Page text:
So, what we’re left with is the total inability to have any sort of rational discussion about the pros and cons of any game when arguments on one side dismiss the other as being either a troll or a fanboy. Because each label represents such an extreme, it is impossible (once those labels are applied) to have a meaningful dialogue that accepts both the good aspects of the game and the negative.

A lack of legitimate discussion between players makes it very difficult to make any kind of assessment as to a game’s value, or even the value of the opinions being offered.

Escalating, Outlandish Claims and Demands

The last problem that I`m going to talk about that is being caused by this kind of extreme polarization comes in the form of escalating, outlandish claims. If we assume that all discussion about any new MMO is going to involve a great and almost overwhelming number of these extreme posts and claims, we have to also assume that as these things become the norm, we are going to see an escalation to another extreme.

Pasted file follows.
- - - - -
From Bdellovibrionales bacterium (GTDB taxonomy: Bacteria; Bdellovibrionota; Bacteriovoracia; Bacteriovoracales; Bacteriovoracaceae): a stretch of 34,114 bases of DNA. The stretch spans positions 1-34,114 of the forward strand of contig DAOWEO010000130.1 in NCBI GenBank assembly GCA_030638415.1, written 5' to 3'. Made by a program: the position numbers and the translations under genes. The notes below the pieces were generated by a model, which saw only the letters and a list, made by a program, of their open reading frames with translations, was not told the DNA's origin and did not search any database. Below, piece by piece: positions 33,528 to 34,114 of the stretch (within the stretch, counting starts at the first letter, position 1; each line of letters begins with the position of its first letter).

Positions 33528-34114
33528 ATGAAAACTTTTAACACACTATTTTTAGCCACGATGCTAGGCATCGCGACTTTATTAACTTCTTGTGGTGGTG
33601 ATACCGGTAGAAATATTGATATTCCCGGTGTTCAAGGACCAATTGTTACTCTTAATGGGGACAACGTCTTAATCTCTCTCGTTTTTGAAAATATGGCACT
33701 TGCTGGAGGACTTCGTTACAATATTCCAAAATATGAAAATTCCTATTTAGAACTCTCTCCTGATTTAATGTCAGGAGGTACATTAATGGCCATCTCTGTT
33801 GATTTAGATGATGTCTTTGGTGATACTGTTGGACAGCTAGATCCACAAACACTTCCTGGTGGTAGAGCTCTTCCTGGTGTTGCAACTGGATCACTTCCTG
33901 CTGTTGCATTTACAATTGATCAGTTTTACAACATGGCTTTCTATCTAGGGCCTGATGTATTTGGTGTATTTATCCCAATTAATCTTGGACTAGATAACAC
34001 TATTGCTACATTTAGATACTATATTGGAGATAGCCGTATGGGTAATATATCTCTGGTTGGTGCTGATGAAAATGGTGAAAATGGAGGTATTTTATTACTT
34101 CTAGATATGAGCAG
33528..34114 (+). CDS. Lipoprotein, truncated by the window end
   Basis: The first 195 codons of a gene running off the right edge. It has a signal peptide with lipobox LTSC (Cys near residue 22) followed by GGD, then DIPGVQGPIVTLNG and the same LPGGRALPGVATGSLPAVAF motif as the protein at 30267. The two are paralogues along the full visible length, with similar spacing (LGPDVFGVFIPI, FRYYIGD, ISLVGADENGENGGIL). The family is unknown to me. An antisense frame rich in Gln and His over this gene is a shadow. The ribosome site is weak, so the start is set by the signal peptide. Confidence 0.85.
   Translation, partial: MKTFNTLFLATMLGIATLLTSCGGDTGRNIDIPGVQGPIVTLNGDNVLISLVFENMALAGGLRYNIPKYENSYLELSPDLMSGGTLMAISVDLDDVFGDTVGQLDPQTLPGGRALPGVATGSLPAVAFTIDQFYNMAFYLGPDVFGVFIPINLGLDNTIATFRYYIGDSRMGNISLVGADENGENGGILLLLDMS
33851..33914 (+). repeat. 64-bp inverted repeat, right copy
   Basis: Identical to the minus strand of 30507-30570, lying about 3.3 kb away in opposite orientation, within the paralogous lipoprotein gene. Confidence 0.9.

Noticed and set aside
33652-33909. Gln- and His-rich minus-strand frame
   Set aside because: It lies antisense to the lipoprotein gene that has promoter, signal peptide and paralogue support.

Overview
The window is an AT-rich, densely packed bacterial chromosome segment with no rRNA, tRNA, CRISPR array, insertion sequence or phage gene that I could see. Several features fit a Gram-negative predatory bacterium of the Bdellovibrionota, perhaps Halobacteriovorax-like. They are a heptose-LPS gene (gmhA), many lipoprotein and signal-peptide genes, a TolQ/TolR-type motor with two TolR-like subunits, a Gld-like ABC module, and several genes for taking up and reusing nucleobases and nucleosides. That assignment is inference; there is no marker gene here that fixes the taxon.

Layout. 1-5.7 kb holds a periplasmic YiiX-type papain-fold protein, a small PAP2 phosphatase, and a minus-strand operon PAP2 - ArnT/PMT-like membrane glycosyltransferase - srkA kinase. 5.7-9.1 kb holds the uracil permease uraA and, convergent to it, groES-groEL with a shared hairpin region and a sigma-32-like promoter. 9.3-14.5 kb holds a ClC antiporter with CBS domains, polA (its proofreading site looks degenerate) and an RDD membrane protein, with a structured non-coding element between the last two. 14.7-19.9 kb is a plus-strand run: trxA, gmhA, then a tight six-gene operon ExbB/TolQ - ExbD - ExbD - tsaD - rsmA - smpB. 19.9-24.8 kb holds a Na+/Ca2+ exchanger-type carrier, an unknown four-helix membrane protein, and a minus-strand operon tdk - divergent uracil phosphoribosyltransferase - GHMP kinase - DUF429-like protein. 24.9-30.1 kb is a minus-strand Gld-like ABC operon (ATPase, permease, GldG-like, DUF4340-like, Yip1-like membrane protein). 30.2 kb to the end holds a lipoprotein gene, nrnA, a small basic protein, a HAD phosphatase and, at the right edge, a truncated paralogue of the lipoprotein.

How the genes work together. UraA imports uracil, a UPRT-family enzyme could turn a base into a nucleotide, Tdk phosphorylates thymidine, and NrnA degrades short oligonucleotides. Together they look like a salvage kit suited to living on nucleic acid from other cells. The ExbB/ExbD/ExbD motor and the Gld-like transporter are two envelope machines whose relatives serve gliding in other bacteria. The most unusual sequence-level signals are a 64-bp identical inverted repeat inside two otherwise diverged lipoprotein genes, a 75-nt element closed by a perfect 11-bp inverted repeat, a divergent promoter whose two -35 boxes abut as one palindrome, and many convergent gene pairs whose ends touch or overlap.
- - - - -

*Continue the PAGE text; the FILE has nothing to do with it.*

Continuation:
Players who are dissatisfied with MMO X will now be seen calling for the resignations or firings of entire dev teams, or of specific individuals, while players who feel that MMO Y is the bee's knees are predicting doom for every other MMO, claiming that entire game populations will now move to their game leaving even the most popular games as barren wastelands.

At best, this serves to rile up players with opposing viewpoints. At worst, these attitudes are damaging to players, companies and the industry as a whole.

Escalating Hype Machines

As player polarization becomes more and more extreme, it seems as though we are seeing an escalation in the perceived hype machines that surround the releases of these games. Sometimes, this is the fault of an over-zealous marketing team attempting to appeal to as many potential players as possible without too much thought toward the final launch day product, but other times, the hype-machine is spun out of control by over-zealous fans of the game. Viral marketing is becoming a bigger and bigger aspect of game promotion. Word of mouth on forums and the like go a long way to promoting a game toward launch and fans who feel that in order to have their voices heard amongst the din of extreme opinion will often over-exaggerate the positive points of a game and will help to (notice I won`t go so far as to say that they solely cause… that isn`t the case) promote unrealistic expectations which lead to disappointment when the product finally reaches the market.